Monday marked one month to the day since Anders Behring Breivik launched his attacks on central Oslo and a Labour Party youth camp on Utoeya Island.
Over two million euros have been pledged to rebuild the island and create a memorial to the 69 people who died there.
The fund manager for the Norwegian Labour Party’s youth wing, AUF, Martin Henriksen said “Our goal is to restore the island to a place to where youth can come and meet for political discussions, a place for joy and convictions, and a place where in the future happy memories will be created once again.”
He said families and the bereaved will have a say on the allocation of funds.
The head of AUF, Eskil Pedersen, said his organisation was in sorrow but that it was time to move on, telling a news conference that it was now time to start campaigning ahead of next month’s local elections.
“We are still an organisation in deep sorrow. We have lost many friends, many members of our organisation. We will be in deep sorrow for a long time. At the same time today our election campaign starts,” Pedersen said.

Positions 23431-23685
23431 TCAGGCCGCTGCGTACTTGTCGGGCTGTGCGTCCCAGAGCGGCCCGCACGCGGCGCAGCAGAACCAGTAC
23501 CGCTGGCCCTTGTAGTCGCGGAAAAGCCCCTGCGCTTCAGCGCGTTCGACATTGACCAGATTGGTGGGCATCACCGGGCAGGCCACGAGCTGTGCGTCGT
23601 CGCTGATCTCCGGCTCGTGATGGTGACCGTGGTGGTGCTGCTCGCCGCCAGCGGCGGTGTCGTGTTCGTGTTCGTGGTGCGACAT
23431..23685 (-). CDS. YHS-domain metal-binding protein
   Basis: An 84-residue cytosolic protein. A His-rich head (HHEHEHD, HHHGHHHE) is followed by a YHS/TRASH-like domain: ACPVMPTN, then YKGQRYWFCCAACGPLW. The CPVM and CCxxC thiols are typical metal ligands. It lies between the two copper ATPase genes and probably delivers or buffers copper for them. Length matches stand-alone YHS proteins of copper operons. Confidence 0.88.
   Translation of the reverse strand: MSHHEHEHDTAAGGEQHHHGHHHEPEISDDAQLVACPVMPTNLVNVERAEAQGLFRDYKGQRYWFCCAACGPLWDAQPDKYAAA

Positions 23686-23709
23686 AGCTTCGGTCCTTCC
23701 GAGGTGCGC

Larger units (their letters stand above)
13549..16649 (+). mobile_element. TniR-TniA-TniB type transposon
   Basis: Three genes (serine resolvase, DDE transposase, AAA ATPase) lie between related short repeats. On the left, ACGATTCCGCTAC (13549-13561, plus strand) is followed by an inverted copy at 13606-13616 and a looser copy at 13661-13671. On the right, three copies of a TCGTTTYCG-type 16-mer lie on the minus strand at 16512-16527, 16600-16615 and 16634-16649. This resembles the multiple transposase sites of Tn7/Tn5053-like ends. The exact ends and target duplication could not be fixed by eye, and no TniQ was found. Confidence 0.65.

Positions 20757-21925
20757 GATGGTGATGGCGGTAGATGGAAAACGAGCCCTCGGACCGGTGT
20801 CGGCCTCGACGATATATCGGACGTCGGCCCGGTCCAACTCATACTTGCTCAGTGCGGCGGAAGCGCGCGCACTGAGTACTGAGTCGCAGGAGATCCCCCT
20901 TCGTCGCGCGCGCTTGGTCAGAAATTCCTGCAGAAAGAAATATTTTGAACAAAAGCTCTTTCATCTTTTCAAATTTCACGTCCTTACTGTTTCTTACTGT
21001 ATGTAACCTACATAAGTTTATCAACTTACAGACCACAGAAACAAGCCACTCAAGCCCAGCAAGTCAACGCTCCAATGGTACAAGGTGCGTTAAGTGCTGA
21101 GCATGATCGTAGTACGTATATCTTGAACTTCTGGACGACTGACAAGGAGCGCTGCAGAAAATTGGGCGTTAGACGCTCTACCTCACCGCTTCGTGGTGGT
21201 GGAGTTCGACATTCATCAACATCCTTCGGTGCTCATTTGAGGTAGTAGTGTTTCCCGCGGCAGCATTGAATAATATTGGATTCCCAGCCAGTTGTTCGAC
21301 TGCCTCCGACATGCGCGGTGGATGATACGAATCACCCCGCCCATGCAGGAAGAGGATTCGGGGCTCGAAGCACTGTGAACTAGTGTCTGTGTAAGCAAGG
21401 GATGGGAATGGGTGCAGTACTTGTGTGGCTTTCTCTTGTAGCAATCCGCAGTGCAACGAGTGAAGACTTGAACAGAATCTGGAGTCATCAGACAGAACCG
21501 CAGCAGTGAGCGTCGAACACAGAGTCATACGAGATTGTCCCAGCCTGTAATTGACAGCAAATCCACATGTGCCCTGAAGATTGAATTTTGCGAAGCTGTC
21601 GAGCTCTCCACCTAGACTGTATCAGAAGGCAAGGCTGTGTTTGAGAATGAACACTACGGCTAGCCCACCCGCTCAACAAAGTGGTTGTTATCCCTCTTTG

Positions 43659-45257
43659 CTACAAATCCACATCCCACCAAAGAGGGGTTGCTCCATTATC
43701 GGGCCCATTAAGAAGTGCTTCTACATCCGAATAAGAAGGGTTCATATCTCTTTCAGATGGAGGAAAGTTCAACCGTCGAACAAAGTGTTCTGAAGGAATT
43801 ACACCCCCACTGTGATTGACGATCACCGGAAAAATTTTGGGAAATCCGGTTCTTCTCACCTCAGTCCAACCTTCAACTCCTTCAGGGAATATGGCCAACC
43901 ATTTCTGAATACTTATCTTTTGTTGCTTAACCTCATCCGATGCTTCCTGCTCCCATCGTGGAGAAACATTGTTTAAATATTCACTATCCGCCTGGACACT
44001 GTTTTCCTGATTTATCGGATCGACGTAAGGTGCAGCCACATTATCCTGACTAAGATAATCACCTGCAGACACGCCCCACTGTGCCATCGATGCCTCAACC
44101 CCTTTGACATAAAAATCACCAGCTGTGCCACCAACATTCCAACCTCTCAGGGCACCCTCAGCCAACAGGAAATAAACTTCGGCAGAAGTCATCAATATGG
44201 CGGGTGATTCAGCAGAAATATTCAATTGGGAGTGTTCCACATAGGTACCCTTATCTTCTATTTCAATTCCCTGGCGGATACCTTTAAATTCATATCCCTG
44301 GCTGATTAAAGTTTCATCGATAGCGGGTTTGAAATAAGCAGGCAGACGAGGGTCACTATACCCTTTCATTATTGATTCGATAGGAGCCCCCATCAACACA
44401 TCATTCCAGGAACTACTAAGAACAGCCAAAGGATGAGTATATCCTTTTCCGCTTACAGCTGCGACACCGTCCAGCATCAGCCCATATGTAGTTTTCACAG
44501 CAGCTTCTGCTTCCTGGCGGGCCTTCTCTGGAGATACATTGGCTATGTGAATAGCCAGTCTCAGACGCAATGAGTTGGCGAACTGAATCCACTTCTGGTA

He said there were still some relatives and survivors who had not yet visited the island and requested the media not go there until given permission by the AUF.
A national ceremony of remembrance was held on Sunday at a concert hall in Oslo attended by 6,700 people, including relatives of the victims, survivors, police, firemen and emergency personnel who responded to the attacks.
The Norwegian royal family, the presidents of Finland and Iceland, Swedish Crown Princess Victoria and Denmark’s Crown Prince Frederik also attended, as did all the Nordic prime ministers and diplomats from many countries.
Norway’s King Harald told those gathered “Freedom is stronger than fear.”